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Large Meta-analysis Finds No Link between Efavirenz (Sustiva) and Birth Defects

A meta-analysis of 16 studies looking at more than 8000 live births to HIV positive mothers found that using efavirenz (Sustiva, also in the Atripla combination pill) during the first trimester of pregnancy was not associated with an increased risk of birth abnormalities, according to a report in the June 19, 2010 issue of AIDS.

Current antiretroviral treatment guidelines recommend that HIV positive pregnant women should not take efavirenz because animal studies indicated a small risk of congenital abnormalities, or birth defects. This recommendation was strongest for the first 3 months of gestation, the period when fetal organs are formed.

Nathan Ford from Médecins Sans Frontièresand colleagues performed a systematic review and meta-analysis of available evidence regarding the link between efavirenz and pregnancy outcomes.

The study authors searched medical literature databases through January 2010 and searchable websites of major HIV conferences through February 2010 to identify observational cohort studies reporting birth outcomes among women exposed to efavirenz during the first trimester of pregnancy.

The primary endpoint was birth defects of any kind. The researchers also looked at neural tube defects (a type of birth defect seen in efavirenz animal studies), spontaneous abortions or miscarriages, induced abortions or pregnancy terminations, stillbirths, and preterm deliveries.


  • 16 studies met the inclusion criteria, including 11 prospective cohort studies and 5 retrospective reviews; about half were conducted in resource-limited settings.
  • 9 prospective studies reported birth defect rates among babies born to women exposed or not exposed to efavirenz-containing regimens during the first trimester.
  • 35 birth abnormalities were reported among 1132 live births to women exposed to efavirenz during early pregnancy.
  • 289 birth defects were reported among 7163 live births to non-efavirenz-exposed women.
  • The overall incidence rate of birth defects among babies born to women exposed to efavirenz was about 3% -- within ranges reported for the general population in both industrialized and developing countries.
  • Across all studies, 1 neural tube defect (meningomyelocele) was observed with first trimester efavirenz exposure, for an incidence rate of 0.08%.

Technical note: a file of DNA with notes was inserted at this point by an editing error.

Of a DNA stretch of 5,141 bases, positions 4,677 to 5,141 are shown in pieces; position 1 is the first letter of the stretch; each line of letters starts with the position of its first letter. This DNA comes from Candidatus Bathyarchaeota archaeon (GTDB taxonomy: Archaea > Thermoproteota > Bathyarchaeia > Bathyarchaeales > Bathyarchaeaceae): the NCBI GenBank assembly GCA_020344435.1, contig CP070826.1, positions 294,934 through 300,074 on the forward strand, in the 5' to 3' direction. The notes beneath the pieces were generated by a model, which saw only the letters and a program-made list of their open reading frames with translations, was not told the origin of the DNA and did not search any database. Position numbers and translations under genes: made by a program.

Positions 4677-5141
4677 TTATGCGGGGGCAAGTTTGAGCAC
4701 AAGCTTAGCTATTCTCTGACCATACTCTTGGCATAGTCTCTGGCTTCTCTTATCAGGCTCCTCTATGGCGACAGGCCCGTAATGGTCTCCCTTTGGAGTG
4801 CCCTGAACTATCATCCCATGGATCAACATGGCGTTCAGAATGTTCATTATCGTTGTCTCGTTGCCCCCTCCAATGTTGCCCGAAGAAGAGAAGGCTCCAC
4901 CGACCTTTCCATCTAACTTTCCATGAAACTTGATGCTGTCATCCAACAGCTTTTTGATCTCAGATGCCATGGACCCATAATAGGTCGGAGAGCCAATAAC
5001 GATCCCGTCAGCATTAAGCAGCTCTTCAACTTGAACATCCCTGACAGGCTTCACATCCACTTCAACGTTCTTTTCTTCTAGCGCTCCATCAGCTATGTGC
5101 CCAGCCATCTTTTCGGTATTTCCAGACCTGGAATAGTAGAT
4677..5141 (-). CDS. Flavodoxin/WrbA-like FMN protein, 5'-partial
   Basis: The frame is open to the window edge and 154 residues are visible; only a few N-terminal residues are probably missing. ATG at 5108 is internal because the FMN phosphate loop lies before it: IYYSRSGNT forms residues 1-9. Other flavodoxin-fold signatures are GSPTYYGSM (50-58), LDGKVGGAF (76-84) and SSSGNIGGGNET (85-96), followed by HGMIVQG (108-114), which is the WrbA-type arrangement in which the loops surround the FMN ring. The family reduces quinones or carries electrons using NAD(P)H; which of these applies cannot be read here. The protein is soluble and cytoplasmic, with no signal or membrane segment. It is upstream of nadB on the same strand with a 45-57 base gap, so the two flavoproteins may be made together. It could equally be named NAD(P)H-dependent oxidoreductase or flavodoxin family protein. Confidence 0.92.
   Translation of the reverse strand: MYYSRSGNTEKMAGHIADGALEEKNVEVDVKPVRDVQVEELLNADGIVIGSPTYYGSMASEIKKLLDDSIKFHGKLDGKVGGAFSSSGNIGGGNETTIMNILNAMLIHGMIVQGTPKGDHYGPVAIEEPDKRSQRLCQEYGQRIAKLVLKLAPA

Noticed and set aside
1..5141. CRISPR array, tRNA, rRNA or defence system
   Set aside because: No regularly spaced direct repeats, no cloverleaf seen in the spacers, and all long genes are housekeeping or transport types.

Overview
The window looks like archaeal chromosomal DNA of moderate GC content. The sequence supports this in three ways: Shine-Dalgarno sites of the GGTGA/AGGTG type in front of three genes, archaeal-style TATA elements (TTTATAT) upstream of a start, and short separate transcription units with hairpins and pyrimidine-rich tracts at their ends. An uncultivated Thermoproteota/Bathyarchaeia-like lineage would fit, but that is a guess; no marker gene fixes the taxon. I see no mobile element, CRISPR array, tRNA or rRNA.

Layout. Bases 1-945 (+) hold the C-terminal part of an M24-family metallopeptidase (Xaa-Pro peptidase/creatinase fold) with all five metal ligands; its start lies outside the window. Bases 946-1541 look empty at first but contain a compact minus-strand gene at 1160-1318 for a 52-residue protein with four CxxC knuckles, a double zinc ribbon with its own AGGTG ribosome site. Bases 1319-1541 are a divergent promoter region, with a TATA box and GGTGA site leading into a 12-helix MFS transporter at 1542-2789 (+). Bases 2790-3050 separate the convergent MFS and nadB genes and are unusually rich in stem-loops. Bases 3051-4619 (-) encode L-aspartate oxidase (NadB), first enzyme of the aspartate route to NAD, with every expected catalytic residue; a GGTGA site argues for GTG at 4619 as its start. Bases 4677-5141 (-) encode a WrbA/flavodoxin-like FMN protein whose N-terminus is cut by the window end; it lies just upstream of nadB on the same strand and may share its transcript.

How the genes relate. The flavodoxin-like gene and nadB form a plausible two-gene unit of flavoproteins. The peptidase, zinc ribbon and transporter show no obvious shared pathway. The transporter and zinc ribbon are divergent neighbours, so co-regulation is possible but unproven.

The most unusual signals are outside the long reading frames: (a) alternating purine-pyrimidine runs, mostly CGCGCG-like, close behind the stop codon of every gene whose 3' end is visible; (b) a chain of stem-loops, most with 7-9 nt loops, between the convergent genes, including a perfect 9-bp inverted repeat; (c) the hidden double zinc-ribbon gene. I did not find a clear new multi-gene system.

• The pooled relative risk of birth defects among women who used efavirenz during early pregnancy was 0.87, not significantly different from the rate among unexposed women (P = 0.45).

Based on these findings, the study authors concluded, "We found no increased risk of overall birth defects among women exposed to efavirenz during the first trimester of pregnancy compared with exposure to other antiretroviral drugs."

"Prevalence of overall birth defects with first trimester efavirenz exposure was similar to the ranges reported in the general population," they continued. "However, the limited sample size for detection of rare outcomes such as neural tube defects prevents a definitive conclusion."

Investigator affiliations: Médecins Sans Frontières, South Africa; Centre for Infectious Disease Epidemiology and Research, University of Cape Town, Cape Town, South Africa; Pediatric, Adolescent and Maternal AIDS Branch, Center for Research for Mothers and Children, Eunice Kennedy Shriver National Institute of Child Health and Human Development, National Institutes of Health, Bethesda, MD; London School of Hygiene and Tropical Medicine, London, UK; Faculty of Health Sciences, Simon Fraser University, Vancouver, Canada; Red Cross Children's hospital, Cape Town, South Africa; Faculty of Health Sciences, University of Ottawa, Canada; Geneva University Hospital, HIV Unit, Service of Infectious Diseases, Geneva, Switzerland.



N Ford, L Mofenson, K Kranzer, and others. Safety of efavirenz in first-trimester of pregnancy: a systematic review and meta-analysis of outcomes from observational cohorts. AIDS 24(10):1461-1470. June 19, 2010.